I believe that Zellig Harris was the first to apply the term
sublanguage to natural language, using algebra as the underlying
He defines the set of all sentences of a language as the closure of
a given set of linguistic operations. For example, conjunctions of
two sentences yields another sentence. A sublanguage is subset of
the language that is closed under some or all of the operations of
It is almost important to keep in mind that "the language" (eg
English) is a very broad set, containing all conceivable
utterances, including slang, poetry, as well as what we might
call "standard" language.
Note that a sublanguage is not merely an arbitrary subset of
sentences, and may differ in structure as well as vocabulary. For
example, in medicine, telegraphic sentences such as "patient
improved" are grammatical, due to operations that permit dropping
articles and auxillaries.
By this definition, weather reports, stock market reports, computer
manuals and controlled languages would all constitute sublanguages.
-- Stephen Johnson, PhD Associate Professor Biomedical Informatics Columbia University
Quoting Ruslan Mitkov <R.Mitkov@wlv.ac.uk>:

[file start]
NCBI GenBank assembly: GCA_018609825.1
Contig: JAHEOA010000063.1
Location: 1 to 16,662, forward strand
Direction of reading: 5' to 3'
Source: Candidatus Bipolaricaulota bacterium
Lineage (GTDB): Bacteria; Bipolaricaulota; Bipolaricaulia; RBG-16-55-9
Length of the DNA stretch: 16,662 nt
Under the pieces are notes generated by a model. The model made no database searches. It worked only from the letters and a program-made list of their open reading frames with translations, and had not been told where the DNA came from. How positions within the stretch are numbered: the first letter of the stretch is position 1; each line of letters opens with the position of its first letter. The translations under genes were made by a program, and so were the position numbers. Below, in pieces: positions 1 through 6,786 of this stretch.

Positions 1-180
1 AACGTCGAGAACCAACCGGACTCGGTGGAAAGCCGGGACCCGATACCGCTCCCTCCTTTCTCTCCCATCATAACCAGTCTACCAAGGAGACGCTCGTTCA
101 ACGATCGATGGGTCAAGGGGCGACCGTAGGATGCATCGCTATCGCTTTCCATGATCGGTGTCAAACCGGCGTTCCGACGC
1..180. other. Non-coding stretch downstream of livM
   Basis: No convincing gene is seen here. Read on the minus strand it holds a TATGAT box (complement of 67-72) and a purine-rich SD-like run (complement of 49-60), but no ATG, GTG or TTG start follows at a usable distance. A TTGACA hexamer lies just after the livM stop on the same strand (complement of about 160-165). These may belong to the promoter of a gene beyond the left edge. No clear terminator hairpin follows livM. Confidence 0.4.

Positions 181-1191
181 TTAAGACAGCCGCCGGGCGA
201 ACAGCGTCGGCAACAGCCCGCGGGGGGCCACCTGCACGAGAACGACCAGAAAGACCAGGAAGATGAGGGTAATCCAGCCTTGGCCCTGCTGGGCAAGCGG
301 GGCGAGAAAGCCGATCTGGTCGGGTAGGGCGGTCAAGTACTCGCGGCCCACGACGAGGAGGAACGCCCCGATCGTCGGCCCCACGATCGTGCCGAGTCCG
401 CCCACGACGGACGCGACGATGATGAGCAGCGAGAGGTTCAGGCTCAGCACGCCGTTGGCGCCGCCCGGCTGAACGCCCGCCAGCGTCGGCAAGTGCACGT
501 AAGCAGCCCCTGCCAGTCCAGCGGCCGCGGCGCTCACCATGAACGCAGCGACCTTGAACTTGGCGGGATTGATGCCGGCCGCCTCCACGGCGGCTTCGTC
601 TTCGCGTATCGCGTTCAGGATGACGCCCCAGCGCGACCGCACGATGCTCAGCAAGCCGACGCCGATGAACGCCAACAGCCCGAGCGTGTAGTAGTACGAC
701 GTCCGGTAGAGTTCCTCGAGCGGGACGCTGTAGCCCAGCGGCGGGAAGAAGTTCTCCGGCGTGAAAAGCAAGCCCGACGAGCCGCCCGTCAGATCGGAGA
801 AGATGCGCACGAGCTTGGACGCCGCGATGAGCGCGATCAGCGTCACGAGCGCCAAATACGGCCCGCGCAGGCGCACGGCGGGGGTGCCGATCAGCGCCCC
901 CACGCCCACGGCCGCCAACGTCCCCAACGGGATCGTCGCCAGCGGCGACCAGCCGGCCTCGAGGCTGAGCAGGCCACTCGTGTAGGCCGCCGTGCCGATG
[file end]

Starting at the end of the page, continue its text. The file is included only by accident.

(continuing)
> Hi Victoria, > > I agree with you in that most weather forecasts > have an established style which has developed > spontaneously and has not been imposed on. > It is also true that sublanguages and > CLS are not mutually exclusive. > > May I suggest you have a look at the excellent > chapter on sublanguges and controlled languages > written by Richard Kittredge: > > Kittredge, R. 2003. Sublanguages and > Controlled Languages., In Mitkov, R. (Ed) > The Oxford Handbook of Computational Linguistiucs, > Oxford University Press. > > I hope this helps. > > Regards > Ruslan Mitkov > > > On Oct 30 2003, Gregor Erbach wrote: > > > Quoting Victoria López <email@example.com>: > > > > > I'm a Ph.D. student and I am studing sublanguages. I consider > that > > > weather reports is a clear example of sublanguage. In all the > > > > bibliography I have consulted, they have all the features to > be > > > considered a sublanguage. > > > > > > But some researchers told me that they would consider weather > reports > > > as being more a controlled language than a sublanguage > because the > > > writer is not free in his word choice and he has to follow a > rigid > > > style sheet. > > > > Hi, > > sublanguages and controlled languages are not mutually > exclusive > > concepts. Controlled languages place special restrictions on > > grammar, style and vocabulary for writers of documents in > special > > domains. > > > > Typically, a controlled language is formally defined, so that > > conformity to the controlled language standard can be verified. > > > > > For a brief presentation of different kinds of controlled > languages, > > see http://www.tc-forum.org/topiccl/cl15diff.htm > > > > regards, > > > > Gregor Erbach > > >
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